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Detroit squashes tampering speculation from Bisciotti comments

Posted on 02 April 2015 by Luke Jones

Less than a day after Steve Bisciotti made seemingly harmless comments about the future of former Ravens defensive tackle Haloti Ngata, his new team squashed any possibility of tampering charges being filed.

Addressing season-ticket holders in a conference call on Wednesday, Bisciotti said he wouldn’t rule out the possibility of the five-time Pro Bowl selection re-signing with the Ravens next offseason after he was traded to the Detroit Lions last month. This raised a few eyebrows as some suggested the comments could qualify as tampering, especially in light of the ongoing saga between the New York Jets and the New England Patriots over All-Pro cornerback Darrelle Revis.

“He could be a free agent a year from now, and we may be watching the second coming of Haloti Ngata,” said Bisciotti, pointing to the 2006 first-round pick only being under current through the 2015 season. “Who knows? I’d never give up hope that we couldn’t get him back.”

Reflected in a statement released by the Lions on Thursday afternoon, the Ravens reached out to Detroit to clarify comments Bisciotti was making to fans about a player who had just spent nine years in Baltimore. It appears Detroit understands Bisciotti was simply stating the obvious in answering a fan’s question and sharing that the sides had no hard feelings.

Of course, it helps that the teams share a good relationship with former Ravens offensive coordinator Jim Caldwell serving as Lions head coach and former secondary coach Teryl Austin now Detroit’s defensive coordinator. Had the words been about a former player playing for Pittsburgh or New England, the response might have been different.

“We appreciate both the Ravens’ professionalism and the context in which Mr. Bisciotti’s statements were made,” the statement read. “We consider the matter to be a non-issue.”

With much debate about tampering in the current climate of NFL free agency and with the Patriots-Jets spat, it’s nice to see common sense prevail as an owner’s words to fans about one of the greatest players in franchise history shouldn’t be viewed in the same light as illegal negotiating through back channels, which is what the rule is really in place to prevent.

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Bisciotti thinks extension would be “win-win” for Flacco

Posted on 01 April 2015 by Luke Jones

The Ravens know they’ll return to the negotiating table with quarterback Joe Flacco next winter, but owner Steve Bisciotti is confident the sides will continue their relationship far beyond the 2015 season.

In signing the Super Bowl XLVII Most Valuable Player to a record-setting six-year, $120.6 million contract two years ago, the organization knew the deal was structured in a way that it would need to be adjusted after the 2015 campaign. Flacco’s salary cap figure is scheduled to rise from $14.55 million this season to a colossal $28.55 million in 2016.

Speaking with season-ticket holders in a phone forum, Bisciotti said the organization has mapped out a 2016 roster plan to account for Flacco’s gigantic number, but common sense suggests the contract must be adjusted if the Ravens are to remain competitive next season.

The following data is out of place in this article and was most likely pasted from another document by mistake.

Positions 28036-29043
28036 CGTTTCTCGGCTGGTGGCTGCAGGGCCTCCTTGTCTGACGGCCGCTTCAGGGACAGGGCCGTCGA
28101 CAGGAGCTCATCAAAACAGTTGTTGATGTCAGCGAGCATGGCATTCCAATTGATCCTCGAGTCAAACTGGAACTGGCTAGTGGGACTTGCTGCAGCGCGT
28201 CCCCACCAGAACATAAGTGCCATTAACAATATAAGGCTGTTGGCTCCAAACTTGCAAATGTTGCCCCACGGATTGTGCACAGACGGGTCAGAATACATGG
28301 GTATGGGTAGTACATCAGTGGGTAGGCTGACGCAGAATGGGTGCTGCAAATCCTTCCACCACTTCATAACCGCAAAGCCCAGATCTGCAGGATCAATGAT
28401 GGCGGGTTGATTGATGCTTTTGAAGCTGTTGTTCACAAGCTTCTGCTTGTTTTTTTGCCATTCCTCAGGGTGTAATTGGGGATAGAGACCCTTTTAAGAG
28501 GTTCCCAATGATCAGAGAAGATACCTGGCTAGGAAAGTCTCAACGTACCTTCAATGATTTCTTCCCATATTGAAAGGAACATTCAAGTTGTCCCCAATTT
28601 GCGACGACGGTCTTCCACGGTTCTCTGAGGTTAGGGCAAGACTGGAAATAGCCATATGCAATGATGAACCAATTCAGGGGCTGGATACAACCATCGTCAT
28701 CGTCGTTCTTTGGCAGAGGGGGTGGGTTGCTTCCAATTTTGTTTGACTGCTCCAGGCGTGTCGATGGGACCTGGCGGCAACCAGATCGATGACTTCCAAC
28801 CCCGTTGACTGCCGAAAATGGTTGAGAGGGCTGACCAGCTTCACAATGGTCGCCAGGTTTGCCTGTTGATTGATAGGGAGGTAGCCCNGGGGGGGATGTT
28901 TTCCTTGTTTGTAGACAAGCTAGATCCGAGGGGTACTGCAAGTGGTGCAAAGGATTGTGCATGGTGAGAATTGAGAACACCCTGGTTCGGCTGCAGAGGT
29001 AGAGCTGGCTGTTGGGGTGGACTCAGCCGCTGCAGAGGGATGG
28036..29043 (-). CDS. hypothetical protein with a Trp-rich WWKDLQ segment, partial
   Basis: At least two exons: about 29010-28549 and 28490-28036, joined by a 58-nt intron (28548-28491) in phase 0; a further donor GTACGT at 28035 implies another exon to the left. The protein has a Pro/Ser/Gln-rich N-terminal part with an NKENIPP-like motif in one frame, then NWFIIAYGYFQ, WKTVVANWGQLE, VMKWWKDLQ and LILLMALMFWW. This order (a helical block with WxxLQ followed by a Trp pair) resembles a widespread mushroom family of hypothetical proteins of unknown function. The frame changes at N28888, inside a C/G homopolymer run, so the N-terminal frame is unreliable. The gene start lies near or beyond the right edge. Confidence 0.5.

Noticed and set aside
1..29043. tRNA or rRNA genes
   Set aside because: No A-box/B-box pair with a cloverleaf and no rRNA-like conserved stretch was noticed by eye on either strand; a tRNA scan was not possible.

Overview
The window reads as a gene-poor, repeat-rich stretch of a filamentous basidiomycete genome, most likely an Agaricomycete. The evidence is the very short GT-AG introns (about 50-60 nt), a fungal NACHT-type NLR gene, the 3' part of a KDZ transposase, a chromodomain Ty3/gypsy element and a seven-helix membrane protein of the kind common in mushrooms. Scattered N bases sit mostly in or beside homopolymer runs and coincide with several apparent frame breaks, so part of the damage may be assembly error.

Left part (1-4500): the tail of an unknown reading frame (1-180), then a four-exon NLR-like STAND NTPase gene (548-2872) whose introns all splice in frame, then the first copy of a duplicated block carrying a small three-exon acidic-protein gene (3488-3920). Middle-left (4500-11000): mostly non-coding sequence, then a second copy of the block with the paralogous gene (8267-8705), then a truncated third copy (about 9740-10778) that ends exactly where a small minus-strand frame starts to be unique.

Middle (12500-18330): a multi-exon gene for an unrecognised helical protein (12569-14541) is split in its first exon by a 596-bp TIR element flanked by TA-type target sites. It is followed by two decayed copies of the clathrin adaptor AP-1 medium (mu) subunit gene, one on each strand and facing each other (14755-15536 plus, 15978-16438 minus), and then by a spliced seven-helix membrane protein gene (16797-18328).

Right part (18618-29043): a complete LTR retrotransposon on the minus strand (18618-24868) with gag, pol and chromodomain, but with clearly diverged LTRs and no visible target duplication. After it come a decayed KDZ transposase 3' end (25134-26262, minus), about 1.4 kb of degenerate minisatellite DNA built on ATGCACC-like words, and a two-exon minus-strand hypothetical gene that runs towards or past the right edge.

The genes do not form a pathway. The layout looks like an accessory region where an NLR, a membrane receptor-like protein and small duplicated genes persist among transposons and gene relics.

“I’m not real worried about it. I know he wants to stay,” Bisciotti said. “He’s obviously more appreciated in Baltimore, maybe, than he is league-wide, but I think that even the league is starting to come around. Look at a guy who has not missed a snap in seven years and has a wonderful record in fourth-quarter comebacks.”

The current deal will have paid the 30-year-old quarterback $62 million over the first three years, but its structure allowed the Ravens to keep more manageable cap figures of $6.8 million in 2013 and $14.8 million last season. But those cap numbers will skyrocket starting next year, which will prompt the sides to tack on additional years to the contract to even out the yearly cap figures to be more in line with the original annual average of $20.1 million.

Such maneuvering would allow Flacco to collect additional guaranteed money based off what he was already scheduled to make over the next few years while increasing the chances that he finishes his career in Baltimore.

“When we get into the offseason, we’re going to be looking to redo that deal and probably do it back at a six-year deal and flatten it out a little bit more than it was this first go-round,” Bisciotti said. “We were kind of in shock — I think the whole league was in shock — when the market was showing that it was $20 million a year. Quite frankly, we weren’t prepared to do that. We back-loaded them, so [the cap numbers] were more like [$14 million] and [$15 million] in the first few years and then that [$20 million] average jumps back up to over [$28 million or $27 million].”

Flacco has never thrown for 4,000 yards in a season and has never made the Pro Bowl — he would have been taken as an alternate this past year if not for the birth of his third son — but he has the most road playoff wins in NFL history and the most wins (including the postseason) of any quarterback in the league since 2008.

Despite his confidence in extending his quarterback while easing the 2015 cap crunch, Bisciotti knows he’ll need to make the deal work for Flacco, who set career highs in passing yards (3,986) and touchdown passes (27) in 2014.

His current deal also calls for cap figures of $31.15 million in 2017 and $24.75 million in 2018, further illustrating the need to find a middle ground with Flacco’s agent, Joe Linta.